All in on it

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Let me confess: I’m a pro-democracy man. But recent events in Karachi have made me wonder whether our democrats are unworthy of our support. In times of strife and conflict, major political actors operating in Karachi have all sought to shift the blame, allege ethnic discrimination, and resorted to greater violence. No party can be absolved of any blame for perpetuating the violence; if anything, all parties are guilty of having entrenched violence as the only way things can be solved in Karachi.

Let us get something straight: the situation in Karachi is not the result of some current dispute between the PPP, MQM and ANP. It is the result of layers upon layers of violence, perpetuated since the late 1980s and 1990s, during the Musharraf regime, and now in the PPP-led set-up. The violence in Karachi is about how we have handled dissent and disputes, how violence has been entrenched in our societal fabric as the preferred method of dispute resolution.

When the MQM started its politics, it was not a party that enjoyed the blessings of the establishment. It was a rogue force, seen to be asking for much more than the establishment was willing to provide. Its linkages with the Sindhi separatists, the Jinnahpur narrative, the alleged funding and training provided by the Indians, and of course the violence of the early and mid-1990s saddled the MQM with baggage that it still has been unable to shed.

But essentially, the matter is one of accepting which demands are legitimate and which ones cannot be considered as genuine or appropriate. In the MQM narrative, their struggle was a movement to be accepted as citizens of Pakistan, to have better opportunities in education and jobs, and become recognised as players in mainstream politics. Some allegations against the MQM, as described above, may well have been justified – as senior journalists will testify – but equally, some were fictitious. What it eventually boiled down to was how much space could be afforded to the MQM and its demands.

With our democracy young and insecure in the early 1990s, political actors did not find it in them to either understand the grievances of the Urdu-speaking nor the MQM’s demands. Negotiations between the government and the MQM would often fail, and the army operation during Nawaz Sharif’s tenure, and the one led by Naseerullah Babar in Benazir Bhutto’s government, were seen as justifiable means to an end: peace in Karachi.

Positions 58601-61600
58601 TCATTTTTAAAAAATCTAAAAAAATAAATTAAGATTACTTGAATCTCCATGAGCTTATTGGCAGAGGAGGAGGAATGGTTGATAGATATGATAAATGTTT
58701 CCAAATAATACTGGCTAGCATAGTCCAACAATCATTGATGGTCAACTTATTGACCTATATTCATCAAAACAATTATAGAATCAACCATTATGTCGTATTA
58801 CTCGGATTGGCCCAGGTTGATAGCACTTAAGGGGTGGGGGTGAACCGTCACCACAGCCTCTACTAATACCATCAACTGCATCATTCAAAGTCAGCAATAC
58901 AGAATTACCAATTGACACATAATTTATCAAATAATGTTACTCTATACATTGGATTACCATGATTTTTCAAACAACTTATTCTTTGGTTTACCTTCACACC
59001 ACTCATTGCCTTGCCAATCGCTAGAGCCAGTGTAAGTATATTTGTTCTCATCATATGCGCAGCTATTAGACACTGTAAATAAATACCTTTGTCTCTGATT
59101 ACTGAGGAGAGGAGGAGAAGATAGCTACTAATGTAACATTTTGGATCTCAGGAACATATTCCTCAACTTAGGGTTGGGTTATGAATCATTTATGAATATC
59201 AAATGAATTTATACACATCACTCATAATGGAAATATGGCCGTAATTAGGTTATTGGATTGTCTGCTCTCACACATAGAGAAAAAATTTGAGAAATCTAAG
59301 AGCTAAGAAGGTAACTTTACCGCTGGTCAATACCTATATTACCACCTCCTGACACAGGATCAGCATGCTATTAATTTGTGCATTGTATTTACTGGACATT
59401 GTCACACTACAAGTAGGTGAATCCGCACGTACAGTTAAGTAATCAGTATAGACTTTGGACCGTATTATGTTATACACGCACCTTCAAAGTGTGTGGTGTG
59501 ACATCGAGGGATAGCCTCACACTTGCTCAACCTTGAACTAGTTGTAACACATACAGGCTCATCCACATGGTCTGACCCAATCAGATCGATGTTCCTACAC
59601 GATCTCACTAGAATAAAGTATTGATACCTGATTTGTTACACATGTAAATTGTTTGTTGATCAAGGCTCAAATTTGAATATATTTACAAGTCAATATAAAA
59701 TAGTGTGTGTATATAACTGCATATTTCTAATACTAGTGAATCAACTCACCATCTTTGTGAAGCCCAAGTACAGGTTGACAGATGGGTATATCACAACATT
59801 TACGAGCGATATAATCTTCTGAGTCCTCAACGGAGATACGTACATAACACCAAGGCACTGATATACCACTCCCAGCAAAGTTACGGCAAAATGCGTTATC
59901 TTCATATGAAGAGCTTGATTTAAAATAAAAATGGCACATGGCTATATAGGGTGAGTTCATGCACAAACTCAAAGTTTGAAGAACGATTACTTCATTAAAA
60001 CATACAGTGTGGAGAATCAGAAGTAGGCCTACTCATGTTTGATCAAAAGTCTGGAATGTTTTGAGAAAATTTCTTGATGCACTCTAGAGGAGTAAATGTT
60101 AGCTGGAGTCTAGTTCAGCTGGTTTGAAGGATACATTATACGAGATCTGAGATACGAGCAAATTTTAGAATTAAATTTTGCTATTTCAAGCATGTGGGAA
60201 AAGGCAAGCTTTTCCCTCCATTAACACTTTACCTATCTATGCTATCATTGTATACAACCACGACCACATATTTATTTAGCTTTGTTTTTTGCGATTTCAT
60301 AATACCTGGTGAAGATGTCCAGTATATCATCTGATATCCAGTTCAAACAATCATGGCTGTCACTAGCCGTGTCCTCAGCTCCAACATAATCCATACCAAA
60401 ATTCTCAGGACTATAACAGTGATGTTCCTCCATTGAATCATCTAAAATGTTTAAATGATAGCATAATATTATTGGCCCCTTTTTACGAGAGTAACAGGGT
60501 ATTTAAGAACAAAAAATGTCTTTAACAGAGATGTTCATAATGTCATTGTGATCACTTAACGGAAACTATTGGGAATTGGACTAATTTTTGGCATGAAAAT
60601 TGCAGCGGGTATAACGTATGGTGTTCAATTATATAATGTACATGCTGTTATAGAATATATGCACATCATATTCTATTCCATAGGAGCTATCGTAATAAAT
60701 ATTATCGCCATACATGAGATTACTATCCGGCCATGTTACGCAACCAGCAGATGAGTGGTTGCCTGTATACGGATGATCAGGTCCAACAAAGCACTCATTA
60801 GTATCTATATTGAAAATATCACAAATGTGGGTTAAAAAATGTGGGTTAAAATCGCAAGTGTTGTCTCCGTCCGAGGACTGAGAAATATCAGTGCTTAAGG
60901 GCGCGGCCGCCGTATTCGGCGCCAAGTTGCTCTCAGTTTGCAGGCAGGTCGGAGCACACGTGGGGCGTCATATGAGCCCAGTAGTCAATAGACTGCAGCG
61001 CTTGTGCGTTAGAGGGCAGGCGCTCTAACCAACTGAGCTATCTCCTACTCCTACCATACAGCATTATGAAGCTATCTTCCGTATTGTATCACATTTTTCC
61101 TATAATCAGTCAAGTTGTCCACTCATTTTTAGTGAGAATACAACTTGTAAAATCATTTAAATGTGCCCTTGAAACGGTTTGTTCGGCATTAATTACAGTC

During the Musharraf regime, MQM returned to favour with the establishment – to the extent that it was allowed uncontested control over turf in Karachi. Acrimonies between the MQM and the PPP as well as the ANP had begun then but what the MQM failed to recognise was that it would be using the very instruments of violence that were used against it.

MQM’s uncontested power has been challenged through the Zulfiqar Mirza-led PPP (government) during this tenure, but again, this challenge has been violent. If the MQM used the tensions of insecure and unemployed young men to create its movement, Mirza has been doing that for the Sindhi and Baloch young men in his party, and the Pashtun of the ANP. Similar to the stipends offered by the MQM to the young men in the 1990s for their allegiance, the PPP has been handing out stipends and weaponry to young Sindhi, Baloch and Pashtun men.

What worries me is that democrats’ penchant for resorting to weapons for dispute resolution. The patronage provided by all political parties operating in Karachi to mafias is no longer a secret, but it seems that political parties are giving up on politics in Karachi. At a time when the city should have been deweaponised, weaponisation is at its peak.

What is also significant is that all three parties – PPP, MQM and ANP – have decision-makers in Karachi who are not novices but veterans in the art of politics. These seasoned politicians are themselves opening the door to a military operation in Karachi. And here is the worst part: most of them have business interests with each other that are usually kept hidden from the public eye. But the common man is taught to hate, to imbibe lessons in fascism, and speculate on which party is responsible and which is the victim. But the primary lesson: violence, not democracy, is the best form of revenge. Rest in peace, dear shaheeds.

The writer is Deputy City Editor, Pakistan Today, Karachi. In Twitterverse, he goes by @ASYusuf.